A bias exists against police officers by the public, the heads of the local police departments acknowledged this afternoon during an unusually frank panel discussion on minorities and their relationship with law enforcement.
“I think it would be foolish to think there isn’t a bias” by some in the community, Clark County Sheriff Doug Gillespie said.
“We would definitely have our heads buried in the sand if we didn’t think that perception of bias is out there,” North Las Vegas police Assistant Chief Joseph Chronister said.
What the departments are doing to counter that perception, and why it exists in the first place, was the theme of the wide-ranging discussion at Las Vegas City Hall, organized by the local branch of the National Association for the Advancement of Colored People.
The arrest last month of prominent Harvard professor Henry Louis Gates, Jr., who is black, by a white Massachusetts police officer brought to light that racial tensions between police and minorities still exist. Can there be a good relationship between police and minorities?
“We’re getting there, but we’re not there yet,” said David Wallace Jr., one of the discussion’s moderators.
Panelists, which included a lieutenant from the Clark County School District, members of the Clark County district attorney’s and coroner’s offices and the American Civil Liberties Union, were asked why minorities are incarcerated at much higher rates than whites, a trend that appears nationally.
“I think we have to acknowledge that there is rampant racism in the (criminal justice) system,” ACLU general counsel Allen Lichtenstein said.
Racism exists not because people are intentionally trying to oppress minorities, he said. Rather he pointed to unfair laws such as federal cocaine statutes. Penalties for crack cocaine, primarily used by minorities and the poor, are 10 times as harsh as those for powder cocaine, primarily used by whites and the more wealthy, he said.
The panelists did not have answers for the differences in incarceration rates. Family Court judge William Voy, who was in the audience before being called up to join the panel, said his court has worked to keep its sentencing of juveniles fair.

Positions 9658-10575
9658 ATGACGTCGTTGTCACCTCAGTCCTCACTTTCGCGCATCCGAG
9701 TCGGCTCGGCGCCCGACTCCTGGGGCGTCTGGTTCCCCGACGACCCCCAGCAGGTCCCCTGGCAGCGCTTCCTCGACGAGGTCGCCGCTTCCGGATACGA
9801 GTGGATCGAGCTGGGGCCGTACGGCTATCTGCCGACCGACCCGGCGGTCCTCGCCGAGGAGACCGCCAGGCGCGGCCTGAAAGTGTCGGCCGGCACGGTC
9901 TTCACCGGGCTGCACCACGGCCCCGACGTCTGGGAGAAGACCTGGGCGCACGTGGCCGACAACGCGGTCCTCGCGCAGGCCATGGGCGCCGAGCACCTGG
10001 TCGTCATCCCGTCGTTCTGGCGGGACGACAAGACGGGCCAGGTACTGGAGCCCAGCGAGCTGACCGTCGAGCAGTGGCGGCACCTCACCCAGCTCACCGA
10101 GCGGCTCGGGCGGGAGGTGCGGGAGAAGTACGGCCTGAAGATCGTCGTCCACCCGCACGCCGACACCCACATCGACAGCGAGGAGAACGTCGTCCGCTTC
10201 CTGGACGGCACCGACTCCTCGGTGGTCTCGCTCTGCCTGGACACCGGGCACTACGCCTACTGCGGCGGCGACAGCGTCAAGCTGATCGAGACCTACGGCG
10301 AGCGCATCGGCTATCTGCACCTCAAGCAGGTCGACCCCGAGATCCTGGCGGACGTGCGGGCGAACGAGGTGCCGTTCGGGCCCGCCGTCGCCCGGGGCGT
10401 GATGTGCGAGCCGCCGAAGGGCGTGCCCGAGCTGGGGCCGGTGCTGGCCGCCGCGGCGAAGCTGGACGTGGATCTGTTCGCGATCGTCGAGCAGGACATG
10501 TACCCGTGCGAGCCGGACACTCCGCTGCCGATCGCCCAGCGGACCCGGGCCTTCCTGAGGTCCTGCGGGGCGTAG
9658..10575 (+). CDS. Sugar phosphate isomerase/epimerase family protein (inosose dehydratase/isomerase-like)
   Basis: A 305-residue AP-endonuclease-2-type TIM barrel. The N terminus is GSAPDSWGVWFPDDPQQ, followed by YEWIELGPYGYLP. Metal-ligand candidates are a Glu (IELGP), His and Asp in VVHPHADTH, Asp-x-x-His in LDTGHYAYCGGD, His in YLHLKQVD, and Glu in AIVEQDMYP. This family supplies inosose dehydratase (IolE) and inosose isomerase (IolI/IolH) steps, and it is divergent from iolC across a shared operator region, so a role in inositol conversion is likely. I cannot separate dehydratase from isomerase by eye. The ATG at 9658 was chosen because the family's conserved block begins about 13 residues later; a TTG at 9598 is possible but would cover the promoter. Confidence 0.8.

Roughly 50 members of the public, matched nearly by the number of top brass of the Las Vegas, North Las Vegas and Henderson police departments, were in attendance and able to submit questions to the moderators.
One person asked why officers in patrol cars follow someone for a mile or two before pulling them over, rather than pulling them over immediately, and what police can do about alleviating the anxiety of seeing a patrol car in the rearview mirror.
Gillespie said that before cars came equipped with computers, traffic stops used to be faster. Now, however, officers run plates in their computers before they pull someone over, he said.
Henderson police Chief Jutta Chambers said the feeling of anxiety when being followed by police is natural. She admitted that she feels it when she’s followed by police also.
Much of the discussion focused on young people and their relationship with law enforcement. Gillespie said there’s only so much the police can do about it.
“We’ve got a younger, more violent portion of society than we’ve ever seen before,” Gillespie said. Historically, society has not done a good job reaching out to youth and giving them more opportunities, he said.
“We in law enforcement know we’re not going to arrest our way out of this,” he said.
The NAACP hopes to continue the discussions. A workshop between law enforcement and the community has been scheduled for November.
Contact reporter Lawrence Mower at email@example.com or 702-383-0440.